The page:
Author’s solution can be found here.
Tester’s solution can be found here.


Will be provided soon. All readers are welcomed to provide related problems in comments.


I think the upper bound on period of Q(k) = {sumA[k] mod R} can be proved to be R^3 by using this recurrence: Q(k) = Q(k-1) + Q(k-2) + Q(k-3) + 2. Only 3 past states in this recurrence and a constant in addition, so there exists only R^3 possible residue triplets. Correct me if i am wrong.


As I saw the Author and Tester’s solution, I found that solutions of complexity Nr (per testcase) should be accepted.
Please have a look on my solution which also have complexity N
(r+log®) (which is nearly equal to N*r) per testcase.
But It was always TLE :frowning:


“Total inconvenience. To model inconvenience caused to all previous guests we can declare variable inconv that is initially set to zero and after analyzing each guest it is increased by the inconvenience caused to this guest. To avoid integer overflow you should apply mod R after each increasing.”. Where in the problem statement it is written that we need to take mod R of inconvenience ? Am i missing something ?


This Solution of mine also gives a TLE however i look to be following the same approach can anyone please tell where can i save mor time and optimize the code http://www.codechef.com/viewsolution/1729405


Yes, you are right.
I’ve noticed during the contest that several contestants use this formula.
Maybe I will add corresponding explanation later.


you are excessively using % operator. remove that, especially while querying.


The time limit is a bit strict so not any O(N * R) solution could pass. You don’t need long long type at all in the solution. You could do all calculations modulo R. Long long may slow down your program 2-3 times and no allow to pass the TL.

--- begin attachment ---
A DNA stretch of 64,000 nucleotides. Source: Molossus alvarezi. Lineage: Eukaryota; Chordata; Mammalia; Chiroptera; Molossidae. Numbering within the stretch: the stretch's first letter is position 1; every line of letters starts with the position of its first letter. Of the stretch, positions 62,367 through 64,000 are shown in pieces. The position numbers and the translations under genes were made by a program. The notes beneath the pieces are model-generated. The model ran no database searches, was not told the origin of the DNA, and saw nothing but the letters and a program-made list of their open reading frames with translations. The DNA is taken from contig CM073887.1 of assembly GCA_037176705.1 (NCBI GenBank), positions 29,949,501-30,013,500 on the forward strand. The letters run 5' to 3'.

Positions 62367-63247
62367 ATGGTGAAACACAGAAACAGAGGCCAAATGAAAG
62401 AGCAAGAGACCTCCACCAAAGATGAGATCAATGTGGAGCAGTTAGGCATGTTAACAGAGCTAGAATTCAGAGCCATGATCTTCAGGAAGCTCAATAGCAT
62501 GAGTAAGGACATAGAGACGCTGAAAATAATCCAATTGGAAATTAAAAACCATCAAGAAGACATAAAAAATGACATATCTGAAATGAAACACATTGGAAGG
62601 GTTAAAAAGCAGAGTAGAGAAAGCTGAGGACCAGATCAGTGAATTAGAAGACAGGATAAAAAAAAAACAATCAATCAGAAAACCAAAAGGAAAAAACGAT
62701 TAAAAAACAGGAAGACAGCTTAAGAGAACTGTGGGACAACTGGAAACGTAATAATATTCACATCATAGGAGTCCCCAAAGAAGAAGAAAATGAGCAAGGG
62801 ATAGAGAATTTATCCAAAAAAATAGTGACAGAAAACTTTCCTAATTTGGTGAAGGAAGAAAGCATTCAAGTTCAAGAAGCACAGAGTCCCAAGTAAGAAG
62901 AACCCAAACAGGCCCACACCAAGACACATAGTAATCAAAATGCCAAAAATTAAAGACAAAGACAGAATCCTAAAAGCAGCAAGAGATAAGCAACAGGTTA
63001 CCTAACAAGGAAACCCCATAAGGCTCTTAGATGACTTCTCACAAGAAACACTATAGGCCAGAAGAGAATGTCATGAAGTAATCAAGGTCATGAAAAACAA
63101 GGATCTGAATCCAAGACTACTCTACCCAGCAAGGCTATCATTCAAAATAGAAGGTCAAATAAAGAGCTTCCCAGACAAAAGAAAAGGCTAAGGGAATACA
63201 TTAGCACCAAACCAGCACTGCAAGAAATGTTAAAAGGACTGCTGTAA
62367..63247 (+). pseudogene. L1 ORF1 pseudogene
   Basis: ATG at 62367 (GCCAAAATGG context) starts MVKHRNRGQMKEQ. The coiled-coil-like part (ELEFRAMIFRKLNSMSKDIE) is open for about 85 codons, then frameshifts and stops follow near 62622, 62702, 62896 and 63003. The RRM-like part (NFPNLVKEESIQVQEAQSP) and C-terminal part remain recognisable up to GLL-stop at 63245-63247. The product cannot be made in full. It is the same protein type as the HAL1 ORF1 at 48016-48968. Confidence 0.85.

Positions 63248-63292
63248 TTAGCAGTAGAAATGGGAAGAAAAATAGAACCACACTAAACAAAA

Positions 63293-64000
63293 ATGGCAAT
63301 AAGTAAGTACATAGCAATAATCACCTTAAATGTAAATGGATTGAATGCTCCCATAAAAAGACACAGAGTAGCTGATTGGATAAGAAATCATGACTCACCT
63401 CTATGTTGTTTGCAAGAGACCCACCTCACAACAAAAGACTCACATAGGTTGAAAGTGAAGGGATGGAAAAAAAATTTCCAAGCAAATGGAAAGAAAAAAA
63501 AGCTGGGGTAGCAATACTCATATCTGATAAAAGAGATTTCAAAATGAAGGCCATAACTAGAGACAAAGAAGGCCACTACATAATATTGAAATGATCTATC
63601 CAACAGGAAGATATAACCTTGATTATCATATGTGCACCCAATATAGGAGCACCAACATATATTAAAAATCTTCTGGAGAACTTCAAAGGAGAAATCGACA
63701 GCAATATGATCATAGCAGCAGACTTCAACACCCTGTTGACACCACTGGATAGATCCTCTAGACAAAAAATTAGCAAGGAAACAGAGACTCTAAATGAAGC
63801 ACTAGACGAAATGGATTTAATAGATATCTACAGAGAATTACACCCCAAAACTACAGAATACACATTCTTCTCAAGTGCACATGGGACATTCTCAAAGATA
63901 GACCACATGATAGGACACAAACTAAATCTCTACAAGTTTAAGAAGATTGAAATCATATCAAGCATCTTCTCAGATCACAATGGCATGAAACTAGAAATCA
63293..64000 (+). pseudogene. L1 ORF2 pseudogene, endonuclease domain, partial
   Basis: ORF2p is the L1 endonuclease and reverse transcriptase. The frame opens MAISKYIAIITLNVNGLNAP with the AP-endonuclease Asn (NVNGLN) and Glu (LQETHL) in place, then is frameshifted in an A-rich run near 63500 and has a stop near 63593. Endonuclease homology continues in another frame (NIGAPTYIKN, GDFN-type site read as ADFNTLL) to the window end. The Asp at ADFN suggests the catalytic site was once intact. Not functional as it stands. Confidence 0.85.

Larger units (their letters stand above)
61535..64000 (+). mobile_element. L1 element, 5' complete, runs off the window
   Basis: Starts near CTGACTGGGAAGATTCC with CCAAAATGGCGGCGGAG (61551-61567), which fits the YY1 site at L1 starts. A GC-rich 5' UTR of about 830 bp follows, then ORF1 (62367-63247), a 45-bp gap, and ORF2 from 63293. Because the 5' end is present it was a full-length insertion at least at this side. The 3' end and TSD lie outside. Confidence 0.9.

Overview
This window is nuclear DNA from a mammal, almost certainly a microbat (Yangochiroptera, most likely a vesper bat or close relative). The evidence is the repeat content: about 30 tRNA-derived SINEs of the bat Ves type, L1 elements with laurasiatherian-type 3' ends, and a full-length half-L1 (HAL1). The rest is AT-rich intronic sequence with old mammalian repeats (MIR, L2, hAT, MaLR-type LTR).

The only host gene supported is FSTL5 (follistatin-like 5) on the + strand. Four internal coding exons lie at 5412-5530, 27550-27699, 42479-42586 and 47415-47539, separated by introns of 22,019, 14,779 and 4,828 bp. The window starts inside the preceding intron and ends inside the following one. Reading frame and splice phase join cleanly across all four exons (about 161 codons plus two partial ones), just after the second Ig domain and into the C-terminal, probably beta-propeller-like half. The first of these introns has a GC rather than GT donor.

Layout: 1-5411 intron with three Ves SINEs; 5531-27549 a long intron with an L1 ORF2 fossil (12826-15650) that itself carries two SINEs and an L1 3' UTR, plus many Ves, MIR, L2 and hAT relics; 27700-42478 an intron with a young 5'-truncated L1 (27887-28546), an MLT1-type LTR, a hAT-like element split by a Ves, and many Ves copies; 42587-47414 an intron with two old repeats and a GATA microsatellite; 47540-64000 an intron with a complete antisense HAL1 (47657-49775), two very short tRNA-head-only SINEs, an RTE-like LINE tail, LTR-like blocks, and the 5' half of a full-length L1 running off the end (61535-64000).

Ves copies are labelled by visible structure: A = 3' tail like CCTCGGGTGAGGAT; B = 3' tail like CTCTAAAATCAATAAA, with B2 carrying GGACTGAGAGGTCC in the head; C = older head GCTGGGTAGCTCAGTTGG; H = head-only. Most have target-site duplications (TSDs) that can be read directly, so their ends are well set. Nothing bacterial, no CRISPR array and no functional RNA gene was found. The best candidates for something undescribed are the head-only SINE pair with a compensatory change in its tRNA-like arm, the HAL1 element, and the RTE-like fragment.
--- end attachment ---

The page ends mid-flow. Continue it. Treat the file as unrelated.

BTW, problem setter wanted to set TL as 1 second having solution with running time near 0.6-0.7. I’ve hardly persuaded him to set TL at least as 1.5 seconds :slight_smile:


@anton: my solution is O(N * R) and it passed only when i removed the % from the calculation of next room to look for. basically he is using % operator O(N * R) times which is slowing down his solution and yes long long can be easily avoided. BTW, can you tell me the number of test files in this problem and how much time my AC code takes on the worst test file? :slight_smile:


@sid_gup 21 test files. The max time is 1.27.


You should figure it out by yourself. Note that RNG value is the sum of the hash value of the name and the total inconvenience and this sum is taken modulo R then to get the room. Hence it makes sense to store total inconvenience also mod R.

Actually if you will not use this the total inconvenience could overflow 32-bit integer so you should use 64-bit integer type instead. IMHO it is easier to realize that we should store inconvenience mod R than in 64-bit integer type :slight_smile:


Thanks for clarifying it:) This point will come handy in future!!!


You have (rng+i)%R 4 times in the main loop over rooms.
Modulo operation is very slow.

At first I simply store this value at some variable:
int rr=(rng+i)%R,
and use everywhere in the loop which reduces number of modulo operations from 4 to 1. But still get TLE:

Then I replace this by:
int rr = rng+i;
if(rr>=R) rr-=R;
to get rid of modulo operation completely and get AC:
With maximal time per test equal to 0.98 (out of 1.5)

Conclusion is: always try to avoid modulo operation.


Thanks for telling me . I had been trying to figure the problem since the challenge . :slight_smile: